Suspended microchannel resonators for biomolecular detection
Author(s)Burg, Thomas P. (Thomas Peter)
Massachusetts Institute of Technology. Dept. of Electrical Engineering and Computer Science.
Scott R. Manalis.
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Microfabricated transducers enable the label-free detection of biological molecules in nanoliter sized samples. Integrating microfluidic detection and sample-preparation can greatly leverage experimental efforts in systems biology and pharmaceutical research by increasing analysis throughput while dramatically reducing reagent cost. Microfabricated resonant mass sensors are among the most sensitive devices for chemical detection, but degradation of the sensitivity in liquid has so far hindered their successful application in biology. This thesis introduces a type of resonant transducer that overcomes this limitation by a new device design: Adsorption of molecules to the inside walls of a suspended microfluidic channel is detected by measuring the change in mechanical resonance frequency of the channel. In contrast to resonant mass sensors submersed in water, the sensitivity and frequency resolution of the suspended microchannel resonator is not degraded by the presence of the fluid. Our device differs from a vibrating tube densitometer in that the channel is very thin, and only molecules that bind to the walls can build up enough mass to be detected; this provides a path to specificity via molecular recognition by immobilized receptors.(cont.) Suspended silicon nitride channels have been fabricated through a sacrificial polysilicon process and bulk micromachining, and the packaging and microfluidic interfacing of the resonant sensors has been addressed. Device characterization at 30 mTorr ambient pressure reveals a quality factor of more than 10,000 for water filled resonators; this is two orders of magnitude higher than previously demonstrated Q-values of resonant mass sensors for biological measurements. Calculation of the noise and the sensitivity of suspended microchannel resonators indicate a physical limit for mass resolution of approximately 0.01 ng/cm2 (1 Hz bandwidth). A resolution of -0.1 ng/cm2 has been experimentally demonstrated in this work. This resolution constitutes a tenfold improvement over commercial quartz crystal microbalance based instruments. The ability to detect adsorbing biomolecules by resonance frequency has been validated through binding experiments with avidin and various biotinylated proteins.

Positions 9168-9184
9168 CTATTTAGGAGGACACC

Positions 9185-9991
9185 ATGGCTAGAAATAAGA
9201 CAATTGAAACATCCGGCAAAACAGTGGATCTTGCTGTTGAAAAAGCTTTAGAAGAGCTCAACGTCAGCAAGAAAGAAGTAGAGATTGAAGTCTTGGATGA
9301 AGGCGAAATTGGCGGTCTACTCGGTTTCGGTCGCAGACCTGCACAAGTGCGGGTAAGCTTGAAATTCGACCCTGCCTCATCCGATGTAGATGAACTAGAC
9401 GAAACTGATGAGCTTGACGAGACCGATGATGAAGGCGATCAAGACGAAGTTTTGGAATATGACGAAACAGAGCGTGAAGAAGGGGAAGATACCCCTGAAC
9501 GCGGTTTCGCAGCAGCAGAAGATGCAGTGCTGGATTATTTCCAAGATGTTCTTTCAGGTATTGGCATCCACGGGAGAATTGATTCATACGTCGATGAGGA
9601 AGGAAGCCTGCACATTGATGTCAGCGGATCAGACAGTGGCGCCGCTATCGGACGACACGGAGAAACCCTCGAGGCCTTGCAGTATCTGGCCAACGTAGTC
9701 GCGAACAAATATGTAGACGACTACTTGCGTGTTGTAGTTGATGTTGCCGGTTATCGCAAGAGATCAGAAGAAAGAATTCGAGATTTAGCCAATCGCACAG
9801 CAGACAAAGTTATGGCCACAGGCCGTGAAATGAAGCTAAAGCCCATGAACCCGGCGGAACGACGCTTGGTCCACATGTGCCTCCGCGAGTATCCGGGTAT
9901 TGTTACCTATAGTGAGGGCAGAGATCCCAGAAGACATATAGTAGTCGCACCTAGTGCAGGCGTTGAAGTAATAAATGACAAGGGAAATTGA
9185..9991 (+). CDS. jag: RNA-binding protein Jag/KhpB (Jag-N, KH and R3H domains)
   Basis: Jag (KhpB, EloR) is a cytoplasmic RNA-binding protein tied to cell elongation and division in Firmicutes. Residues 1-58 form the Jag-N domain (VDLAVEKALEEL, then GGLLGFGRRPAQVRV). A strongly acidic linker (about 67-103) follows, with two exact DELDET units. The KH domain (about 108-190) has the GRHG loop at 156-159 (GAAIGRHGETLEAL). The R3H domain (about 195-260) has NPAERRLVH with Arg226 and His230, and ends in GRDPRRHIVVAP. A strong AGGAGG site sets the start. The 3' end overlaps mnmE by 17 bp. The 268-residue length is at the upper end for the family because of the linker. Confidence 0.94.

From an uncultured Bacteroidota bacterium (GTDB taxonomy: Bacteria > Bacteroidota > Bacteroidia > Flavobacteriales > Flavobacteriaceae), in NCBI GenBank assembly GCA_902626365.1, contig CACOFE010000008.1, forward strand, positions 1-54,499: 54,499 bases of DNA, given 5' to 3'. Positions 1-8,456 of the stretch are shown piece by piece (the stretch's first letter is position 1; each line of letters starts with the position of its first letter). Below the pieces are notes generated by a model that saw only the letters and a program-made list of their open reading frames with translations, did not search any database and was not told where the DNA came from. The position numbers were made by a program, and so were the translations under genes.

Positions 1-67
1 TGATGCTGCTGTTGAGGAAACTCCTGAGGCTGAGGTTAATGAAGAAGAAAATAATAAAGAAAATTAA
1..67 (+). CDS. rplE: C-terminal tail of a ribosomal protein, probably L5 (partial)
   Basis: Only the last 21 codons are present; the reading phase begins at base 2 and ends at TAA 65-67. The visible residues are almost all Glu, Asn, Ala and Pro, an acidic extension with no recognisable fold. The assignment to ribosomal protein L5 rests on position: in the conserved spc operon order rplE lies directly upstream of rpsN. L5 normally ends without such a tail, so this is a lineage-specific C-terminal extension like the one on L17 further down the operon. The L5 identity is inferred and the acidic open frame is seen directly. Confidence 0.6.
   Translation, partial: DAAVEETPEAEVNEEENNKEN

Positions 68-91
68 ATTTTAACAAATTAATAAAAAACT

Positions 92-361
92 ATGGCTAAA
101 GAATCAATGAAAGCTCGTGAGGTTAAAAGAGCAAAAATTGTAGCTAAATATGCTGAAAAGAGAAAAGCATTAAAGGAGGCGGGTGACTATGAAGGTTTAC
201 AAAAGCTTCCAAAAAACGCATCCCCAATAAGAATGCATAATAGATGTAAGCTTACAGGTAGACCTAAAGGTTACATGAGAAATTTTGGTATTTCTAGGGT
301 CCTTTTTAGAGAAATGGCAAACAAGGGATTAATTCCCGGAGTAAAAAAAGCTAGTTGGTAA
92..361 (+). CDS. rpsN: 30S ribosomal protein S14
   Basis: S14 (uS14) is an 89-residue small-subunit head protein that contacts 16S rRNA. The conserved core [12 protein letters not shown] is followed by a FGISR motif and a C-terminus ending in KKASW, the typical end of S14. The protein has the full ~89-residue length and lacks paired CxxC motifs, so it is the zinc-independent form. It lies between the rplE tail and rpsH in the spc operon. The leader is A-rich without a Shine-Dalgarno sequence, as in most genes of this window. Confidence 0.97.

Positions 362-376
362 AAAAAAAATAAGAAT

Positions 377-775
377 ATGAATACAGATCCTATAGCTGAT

Thesis (Ph. D.)--Massachusetts Institute of Technology, Dept. of Electrical Engineering and Computer Science, 2005.Includes bibliographical references (leaves 115-124).
DepartmentMassachusetts Institute of Technology. Department of Electrical Engineering and Computer Science
Massachusetts Institute of Technology
Electrical Engineering and Computer Science.